— SHAC rally, Edison, New Jersey


“When you see the loss of 9 billion [animal] lives each year, it's inappropriate to hold a sign or pass out a petition. It's appropriate to go out and burn down the factory farm.”
The Seattle Post-Intelligencer


“Damaging the enemy financially is fair game.”
— Washington City Paper


“Humans have grown like a cancer. We're the biggest blight on the face of the earth.”
Washingtonian magazine


“Probably everything we do is a publicity stunt ... we are not here to gather members, to please, to placate, to make friends. We're here to hold the radical line.”
USA Today


“Would I rather the research lab that tests animals is reduced to a bunch of cinders? Yes.”
New York Daily News


“As a direct-action warrior, it made a lot of sense to me to attack institutions in the fur trade … We need to destroy them by any means necessary.”
— "Conference on Organized Resistance," American University


“A lot of people think that -- Oh my god, that’s going too far, you know. People can support bringing animals out of labs, but they can’t support arson. Well, I’m sorry. I’m not here to, to please people. I’m not here to win the support of people. I’m here to represent my animal relations who are suffering this very second. And I don’t care what anybody says about what I do to achieve their freedom.”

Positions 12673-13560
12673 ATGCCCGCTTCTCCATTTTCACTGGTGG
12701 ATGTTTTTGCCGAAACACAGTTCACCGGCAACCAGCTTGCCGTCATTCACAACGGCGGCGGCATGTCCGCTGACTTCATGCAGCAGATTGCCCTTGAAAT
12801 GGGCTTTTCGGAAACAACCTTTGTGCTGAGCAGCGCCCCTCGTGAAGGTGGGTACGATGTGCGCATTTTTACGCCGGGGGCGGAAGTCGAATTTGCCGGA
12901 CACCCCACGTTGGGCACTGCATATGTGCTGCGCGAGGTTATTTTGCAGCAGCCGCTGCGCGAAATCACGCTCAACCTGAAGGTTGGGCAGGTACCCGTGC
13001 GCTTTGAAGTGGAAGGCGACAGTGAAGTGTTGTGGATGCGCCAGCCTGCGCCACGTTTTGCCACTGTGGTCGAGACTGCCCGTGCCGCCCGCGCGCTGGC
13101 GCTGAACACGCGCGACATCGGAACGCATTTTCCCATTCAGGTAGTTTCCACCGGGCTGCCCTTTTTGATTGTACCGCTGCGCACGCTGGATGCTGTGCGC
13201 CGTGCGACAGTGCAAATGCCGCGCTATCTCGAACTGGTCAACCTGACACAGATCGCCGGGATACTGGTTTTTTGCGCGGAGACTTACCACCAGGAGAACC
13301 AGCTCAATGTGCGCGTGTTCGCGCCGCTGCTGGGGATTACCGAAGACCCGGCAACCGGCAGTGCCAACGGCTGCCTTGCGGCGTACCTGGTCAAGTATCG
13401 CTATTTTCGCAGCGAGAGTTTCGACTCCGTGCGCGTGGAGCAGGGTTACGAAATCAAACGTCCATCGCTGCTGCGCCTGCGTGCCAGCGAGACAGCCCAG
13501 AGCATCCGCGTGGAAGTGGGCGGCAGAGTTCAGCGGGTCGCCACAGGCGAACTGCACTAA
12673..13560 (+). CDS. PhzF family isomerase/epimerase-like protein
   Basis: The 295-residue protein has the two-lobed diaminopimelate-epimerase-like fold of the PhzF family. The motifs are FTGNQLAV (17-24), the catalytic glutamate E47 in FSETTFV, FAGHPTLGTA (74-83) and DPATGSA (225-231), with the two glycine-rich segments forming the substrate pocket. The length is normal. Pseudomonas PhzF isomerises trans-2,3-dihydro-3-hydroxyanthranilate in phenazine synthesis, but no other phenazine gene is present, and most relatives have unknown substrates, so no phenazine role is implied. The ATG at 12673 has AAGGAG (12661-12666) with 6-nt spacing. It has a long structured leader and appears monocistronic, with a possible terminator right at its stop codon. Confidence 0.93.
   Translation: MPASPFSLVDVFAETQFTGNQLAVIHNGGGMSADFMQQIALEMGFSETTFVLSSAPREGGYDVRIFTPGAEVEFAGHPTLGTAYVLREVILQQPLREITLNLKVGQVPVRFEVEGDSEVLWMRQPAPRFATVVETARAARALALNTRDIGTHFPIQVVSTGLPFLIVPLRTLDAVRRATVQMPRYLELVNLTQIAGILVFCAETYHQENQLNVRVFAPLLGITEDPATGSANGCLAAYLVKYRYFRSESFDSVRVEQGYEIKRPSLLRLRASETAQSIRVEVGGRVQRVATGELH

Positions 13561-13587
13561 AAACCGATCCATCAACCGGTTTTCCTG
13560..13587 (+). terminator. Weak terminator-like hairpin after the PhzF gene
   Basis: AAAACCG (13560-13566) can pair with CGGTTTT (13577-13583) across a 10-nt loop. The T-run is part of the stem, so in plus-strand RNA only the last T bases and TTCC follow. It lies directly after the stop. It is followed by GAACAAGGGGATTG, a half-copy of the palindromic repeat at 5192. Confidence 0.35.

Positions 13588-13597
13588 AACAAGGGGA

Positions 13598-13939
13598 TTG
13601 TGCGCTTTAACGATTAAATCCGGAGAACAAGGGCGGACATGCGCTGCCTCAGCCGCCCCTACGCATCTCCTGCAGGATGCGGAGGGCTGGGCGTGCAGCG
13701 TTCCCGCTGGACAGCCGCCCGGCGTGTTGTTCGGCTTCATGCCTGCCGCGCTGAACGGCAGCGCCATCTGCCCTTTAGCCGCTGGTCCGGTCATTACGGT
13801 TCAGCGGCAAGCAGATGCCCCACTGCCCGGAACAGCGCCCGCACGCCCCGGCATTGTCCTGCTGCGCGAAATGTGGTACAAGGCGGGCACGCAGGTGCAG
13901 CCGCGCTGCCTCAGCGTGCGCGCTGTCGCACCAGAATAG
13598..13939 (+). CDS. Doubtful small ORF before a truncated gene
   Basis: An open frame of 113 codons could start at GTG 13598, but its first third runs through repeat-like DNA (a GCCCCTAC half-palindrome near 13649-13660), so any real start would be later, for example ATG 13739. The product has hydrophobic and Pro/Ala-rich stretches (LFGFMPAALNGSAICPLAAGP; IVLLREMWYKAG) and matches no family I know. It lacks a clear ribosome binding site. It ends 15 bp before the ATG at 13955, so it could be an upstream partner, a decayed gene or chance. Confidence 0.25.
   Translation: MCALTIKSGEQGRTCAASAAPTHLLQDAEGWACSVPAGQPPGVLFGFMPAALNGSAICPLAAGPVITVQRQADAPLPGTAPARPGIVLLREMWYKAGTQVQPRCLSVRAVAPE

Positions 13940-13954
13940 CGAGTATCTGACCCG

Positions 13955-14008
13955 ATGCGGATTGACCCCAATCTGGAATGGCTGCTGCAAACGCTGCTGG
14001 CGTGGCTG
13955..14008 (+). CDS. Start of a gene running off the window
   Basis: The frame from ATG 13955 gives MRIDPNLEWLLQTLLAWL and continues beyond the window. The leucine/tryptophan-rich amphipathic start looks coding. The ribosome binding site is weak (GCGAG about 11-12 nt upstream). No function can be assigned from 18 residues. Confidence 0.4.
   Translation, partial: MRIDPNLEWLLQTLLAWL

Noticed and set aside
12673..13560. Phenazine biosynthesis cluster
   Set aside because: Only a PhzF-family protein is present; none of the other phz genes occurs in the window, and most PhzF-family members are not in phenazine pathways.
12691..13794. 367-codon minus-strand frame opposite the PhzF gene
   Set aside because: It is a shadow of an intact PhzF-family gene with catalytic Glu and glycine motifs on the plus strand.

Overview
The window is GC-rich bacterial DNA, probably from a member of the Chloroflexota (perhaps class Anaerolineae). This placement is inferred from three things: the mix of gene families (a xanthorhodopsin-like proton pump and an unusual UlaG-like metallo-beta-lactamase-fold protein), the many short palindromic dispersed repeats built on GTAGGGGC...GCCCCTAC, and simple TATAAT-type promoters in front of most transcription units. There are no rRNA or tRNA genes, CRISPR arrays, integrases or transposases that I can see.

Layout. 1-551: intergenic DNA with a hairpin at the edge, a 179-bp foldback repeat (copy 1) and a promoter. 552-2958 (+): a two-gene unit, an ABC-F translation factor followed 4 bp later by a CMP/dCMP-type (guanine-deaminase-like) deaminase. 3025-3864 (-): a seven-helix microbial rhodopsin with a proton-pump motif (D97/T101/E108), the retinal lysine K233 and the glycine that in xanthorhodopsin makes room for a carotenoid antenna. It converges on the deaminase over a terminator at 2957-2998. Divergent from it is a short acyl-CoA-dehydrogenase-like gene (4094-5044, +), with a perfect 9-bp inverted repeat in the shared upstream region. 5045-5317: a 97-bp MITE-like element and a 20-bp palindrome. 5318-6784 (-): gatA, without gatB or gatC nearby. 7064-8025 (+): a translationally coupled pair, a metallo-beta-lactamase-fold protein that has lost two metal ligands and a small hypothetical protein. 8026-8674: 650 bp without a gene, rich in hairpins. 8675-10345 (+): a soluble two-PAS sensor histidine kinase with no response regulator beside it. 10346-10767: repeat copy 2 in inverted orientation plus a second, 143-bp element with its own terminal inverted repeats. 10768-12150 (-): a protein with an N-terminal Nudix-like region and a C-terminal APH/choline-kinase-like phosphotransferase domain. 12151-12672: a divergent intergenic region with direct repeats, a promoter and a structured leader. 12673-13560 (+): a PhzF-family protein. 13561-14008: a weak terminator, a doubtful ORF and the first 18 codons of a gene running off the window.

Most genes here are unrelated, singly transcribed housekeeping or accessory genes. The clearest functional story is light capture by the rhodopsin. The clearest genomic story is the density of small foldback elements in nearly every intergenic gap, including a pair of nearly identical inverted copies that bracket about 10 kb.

— SHAC rally, Edison, New Jersey


“More than anything we applied arson, and effectively we destroyed -- um, let’s see -- the Northwest Fur Breeders Cooperative in Edmonds, Washington, which we hit a week later after OSU. We hit Washington State University’s Eastern Washington experimental fur farm. We did get seven coyotes out of there, six mink, and ten mice … We burned down a fur farm that was on the market to be sold, in Oregon also. We went to the Michigan State University’s experimental fur farm program and destroyed thirty-two years of research, by using fire once again, and rescued two mink from there.”
— SHAC rally, Edison, New Jersey


“Here’s a little model I’m going to show you here. I didn’t have any incense, but -- this is a crude incendiary device. It is a simple plastic jug, which you fill with gasoline and oil. You put in a sponge, which is soaked also in flammable liquid -- I couldn’t find an incense stick, but this represents that. You put the incense stick in here, light it, place it -- underneath the ‘weapon of mass destruction,’ light the incense stick -- sandalwood works nice -- and you destroy the profits that are brought about through animal and earth abuse. That’s about two dollars.”
— "Conference on Organized Resistance," American University


“Every time a police agency pepper-sprays or uses pain-compliance holds against our people, their cars should burn.”
— "Conference on Organized Resistance," American University


“I think [food producers] should appreciate that we’re only targeting their property. Because frankly I think it’s time to start targeting them.”